Back in 1992, when all we had to worry about was our marriages, a writer and counselor named John Gray published a pop psychology best-seller entitled Men Are from Mars, Women Are from Venus. Little did John Gray know that by 2016 Mars and Venus would have divided our country into warring political camps that are tearing our republic apart.
If you want to witness the War of the Worlds in action, visit our Oregon legislature in Salem during the current session, which starts on February 1st. Walk into the House of Representative chamber and look down from the balcony. On the left side of the room, you will see 35 Democrats. Most of them are women. Some are drawn from our state’s ethnic minority communities. One is Oregon’s first immigrant legislator. The very capable speaker of the House celebrated her marriage to a same-sex partner in January.
On the other side of the aisle (yes, there really is an aisle) sit 25 Republicans. You will have no trouble figuring out who belongs to which party, even when they are not sitting in their segregated sections. If it’s a white guy wearing a suit and tie, most likely he’s carrying a GOP card.
You will have no difficulty sorting out the legislative priorities of these two tribes. If a proposal is about inclusion, social justice, protecting the environment or any of that so-called PC stuff (when did ‘correct’ become a bad thing?), it comes from someone designated with a D. If it’s about more logging, mining, grazing, fossil fuel or firearms, brand it with an R.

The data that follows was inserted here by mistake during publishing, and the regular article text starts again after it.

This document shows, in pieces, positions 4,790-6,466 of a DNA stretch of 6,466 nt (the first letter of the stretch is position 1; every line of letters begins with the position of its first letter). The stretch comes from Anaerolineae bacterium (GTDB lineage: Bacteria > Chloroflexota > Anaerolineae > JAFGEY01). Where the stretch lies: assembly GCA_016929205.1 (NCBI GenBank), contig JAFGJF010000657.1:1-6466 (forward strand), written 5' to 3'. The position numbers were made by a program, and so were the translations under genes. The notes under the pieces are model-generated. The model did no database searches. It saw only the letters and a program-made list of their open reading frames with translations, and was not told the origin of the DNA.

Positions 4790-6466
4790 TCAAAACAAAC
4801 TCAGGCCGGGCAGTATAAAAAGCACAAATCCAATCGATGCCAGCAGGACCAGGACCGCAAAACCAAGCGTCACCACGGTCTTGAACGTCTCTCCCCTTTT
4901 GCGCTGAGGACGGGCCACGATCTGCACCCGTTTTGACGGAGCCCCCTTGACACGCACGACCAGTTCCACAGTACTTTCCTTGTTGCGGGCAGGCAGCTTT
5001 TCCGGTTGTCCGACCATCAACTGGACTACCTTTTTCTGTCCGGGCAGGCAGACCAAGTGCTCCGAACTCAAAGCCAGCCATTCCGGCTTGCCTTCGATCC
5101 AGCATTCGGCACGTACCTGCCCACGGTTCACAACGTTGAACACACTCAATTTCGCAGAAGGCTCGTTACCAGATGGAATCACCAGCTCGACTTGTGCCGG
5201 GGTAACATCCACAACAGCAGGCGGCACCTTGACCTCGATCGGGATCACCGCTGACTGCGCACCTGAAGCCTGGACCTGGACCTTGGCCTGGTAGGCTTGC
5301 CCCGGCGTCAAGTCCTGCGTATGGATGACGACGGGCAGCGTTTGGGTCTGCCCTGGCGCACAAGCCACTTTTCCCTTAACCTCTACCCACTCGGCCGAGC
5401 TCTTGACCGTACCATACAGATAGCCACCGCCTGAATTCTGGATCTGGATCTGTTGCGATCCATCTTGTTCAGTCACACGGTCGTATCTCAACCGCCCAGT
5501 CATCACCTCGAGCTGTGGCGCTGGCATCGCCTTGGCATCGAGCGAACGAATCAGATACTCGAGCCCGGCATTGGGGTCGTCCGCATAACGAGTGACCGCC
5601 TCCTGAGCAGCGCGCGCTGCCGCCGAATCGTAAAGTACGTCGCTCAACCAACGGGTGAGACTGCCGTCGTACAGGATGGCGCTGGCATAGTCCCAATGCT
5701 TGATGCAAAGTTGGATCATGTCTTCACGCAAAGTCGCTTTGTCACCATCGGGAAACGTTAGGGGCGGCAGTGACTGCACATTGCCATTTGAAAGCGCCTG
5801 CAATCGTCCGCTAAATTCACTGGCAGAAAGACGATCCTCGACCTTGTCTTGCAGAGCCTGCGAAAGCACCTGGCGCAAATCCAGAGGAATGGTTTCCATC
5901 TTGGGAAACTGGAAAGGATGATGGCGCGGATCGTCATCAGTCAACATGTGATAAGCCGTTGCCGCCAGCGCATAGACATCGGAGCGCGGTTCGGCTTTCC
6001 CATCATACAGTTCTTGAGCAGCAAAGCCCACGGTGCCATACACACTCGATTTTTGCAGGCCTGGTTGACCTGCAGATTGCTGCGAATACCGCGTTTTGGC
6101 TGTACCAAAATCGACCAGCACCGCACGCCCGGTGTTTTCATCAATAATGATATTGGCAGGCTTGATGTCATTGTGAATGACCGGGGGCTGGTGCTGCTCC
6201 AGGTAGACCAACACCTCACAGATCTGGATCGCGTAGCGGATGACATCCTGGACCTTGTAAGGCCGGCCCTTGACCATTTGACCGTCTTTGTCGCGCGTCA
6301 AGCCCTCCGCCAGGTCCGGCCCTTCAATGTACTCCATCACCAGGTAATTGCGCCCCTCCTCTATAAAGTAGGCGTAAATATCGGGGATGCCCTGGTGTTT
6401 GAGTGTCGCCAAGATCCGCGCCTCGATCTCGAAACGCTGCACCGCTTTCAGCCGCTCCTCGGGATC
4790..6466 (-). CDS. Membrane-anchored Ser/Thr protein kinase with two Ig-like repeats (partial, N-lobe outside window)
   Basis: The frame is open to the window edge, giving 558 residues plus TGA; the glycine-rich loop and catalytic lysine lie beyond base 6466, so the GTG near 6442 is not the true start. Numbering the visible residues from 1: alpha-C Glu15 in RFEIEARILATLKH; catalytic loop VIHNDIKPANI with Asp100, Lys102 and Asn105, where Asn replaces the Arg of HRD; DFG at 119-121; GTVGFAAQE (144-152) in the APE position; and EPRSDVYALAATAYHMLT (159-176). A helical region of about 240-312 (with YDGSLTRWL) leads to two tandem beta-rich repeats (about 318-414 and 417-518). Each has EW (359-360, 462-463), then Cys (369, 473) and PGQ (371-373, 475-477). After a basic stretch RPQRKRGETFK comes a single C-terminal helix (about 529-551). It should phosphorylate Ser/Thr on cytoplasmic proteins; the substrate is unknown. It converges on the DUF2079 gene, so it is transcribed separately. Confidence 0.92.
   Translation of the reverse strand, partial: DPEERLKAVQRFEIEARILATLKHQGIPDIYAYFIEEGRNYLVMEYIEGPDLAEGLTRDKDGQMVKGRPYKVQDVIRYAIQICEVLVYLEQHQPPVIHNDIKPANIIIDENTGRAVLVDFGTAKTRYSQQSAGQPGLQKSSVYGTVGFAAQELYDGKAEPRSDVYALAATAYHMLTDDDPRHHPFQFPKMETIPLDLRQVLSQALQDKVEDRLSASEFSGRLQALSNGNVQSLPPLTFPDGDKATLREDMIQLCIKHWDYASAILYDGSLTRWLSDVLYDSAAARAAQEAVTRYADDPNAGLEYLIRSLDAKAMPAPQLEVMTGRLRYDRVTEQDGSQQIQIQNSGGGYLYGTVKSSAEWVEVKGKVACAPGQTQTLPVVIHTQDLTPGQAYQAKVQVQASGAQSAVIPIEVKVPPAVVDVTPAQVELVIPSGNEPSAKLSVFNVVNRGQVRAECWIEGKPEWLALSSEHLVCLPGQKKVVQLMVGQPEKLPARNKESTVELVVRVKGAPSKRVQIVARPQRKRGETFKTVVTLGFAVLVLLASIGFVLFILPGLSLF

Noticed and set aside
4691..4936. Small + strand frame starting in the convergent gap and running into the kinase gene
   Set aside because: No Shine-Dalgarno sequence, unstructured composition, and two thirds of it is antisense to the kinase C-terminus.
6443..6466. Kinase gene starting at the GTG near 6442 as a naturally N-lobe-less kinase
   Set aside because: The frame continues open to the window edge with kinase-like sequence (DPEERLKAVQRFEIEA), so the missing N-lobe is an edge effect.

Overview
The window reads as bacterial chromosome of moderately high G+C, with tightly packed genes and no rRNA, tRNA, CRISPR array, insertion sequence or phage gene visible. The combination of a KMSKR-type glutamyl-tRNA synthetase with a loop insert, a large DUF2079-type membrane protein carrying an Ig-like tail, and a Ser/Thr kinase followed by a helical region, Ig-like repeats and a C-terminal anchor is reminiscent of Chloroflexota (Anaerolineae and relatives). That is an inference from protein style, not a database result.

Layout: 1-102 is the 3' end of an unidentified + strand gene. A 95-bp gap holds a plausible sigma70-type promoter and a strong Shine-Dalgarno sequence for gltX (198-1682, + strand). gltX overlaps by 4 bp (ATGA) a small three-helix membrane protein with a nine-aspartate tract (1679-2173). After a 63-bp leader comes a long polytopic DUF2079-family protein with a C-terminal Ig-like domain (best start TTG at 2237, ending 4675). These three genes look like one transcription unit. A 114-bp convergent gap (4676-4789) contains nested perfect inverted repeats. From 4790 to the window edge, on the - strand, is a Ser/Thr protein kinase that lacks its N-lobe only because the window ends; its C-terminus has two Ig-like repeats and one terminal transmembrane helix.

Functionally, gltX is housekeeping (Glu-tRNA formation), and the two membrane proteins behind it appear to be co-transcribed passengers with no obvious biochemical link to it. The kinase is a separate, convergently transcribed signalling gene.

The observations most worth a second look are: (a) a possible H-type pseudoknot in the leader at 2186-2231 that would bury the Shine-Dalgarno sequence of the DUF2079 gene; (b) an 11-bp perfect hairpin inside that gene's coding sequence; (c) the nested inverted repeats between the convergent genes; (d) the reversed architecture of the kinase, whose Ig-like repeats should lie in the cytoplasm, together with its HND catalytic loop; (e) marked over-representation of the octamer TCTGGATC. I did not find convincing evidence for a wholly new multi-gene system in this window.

Unfortunately, neither tribe can win the current political Armageddon. The non-partisan forces of climate change are bearing down on us like a gigantic hurricane. If we keep fighting each other and fail to prepare for the onslaught of drought, flood, fire, superstorms and rising sea levels, we will all be destroyed. (On Mars, this statement will be received as hyperbole but for those of us who are tracking CO2 levels and global temperatures, it’s factual.)
One of the problems is that Venus and Mars do not speak the same language. Terms like fascism, liberalism, political correctness and science denial have different meanings on these two planets. We even have different definitions of ‘majority rules’ and ‘one man [or woman], one vote.’
If we are ever going communicate between our cultures, we need a Rosetta Stone to translate ideas and proposals. I believe the key to mutual understanding is economics. We can all agree on the meaning of words like investment, jobs, development and infrastructure. Let’s talk about economic initiatives that will both employ residents of Oregon’s 25 rural counties, mitigate climate change and benefit all communities. For example, we could create a statewide Tennessee Valley Authority that would invest in energy production, storage and advanced grid technology, reduce greenhouse gas emissions and employ Oregonians for generations to come.
Does that sound ‘liberal’ or ‘conservative?’ How about ‘smart?’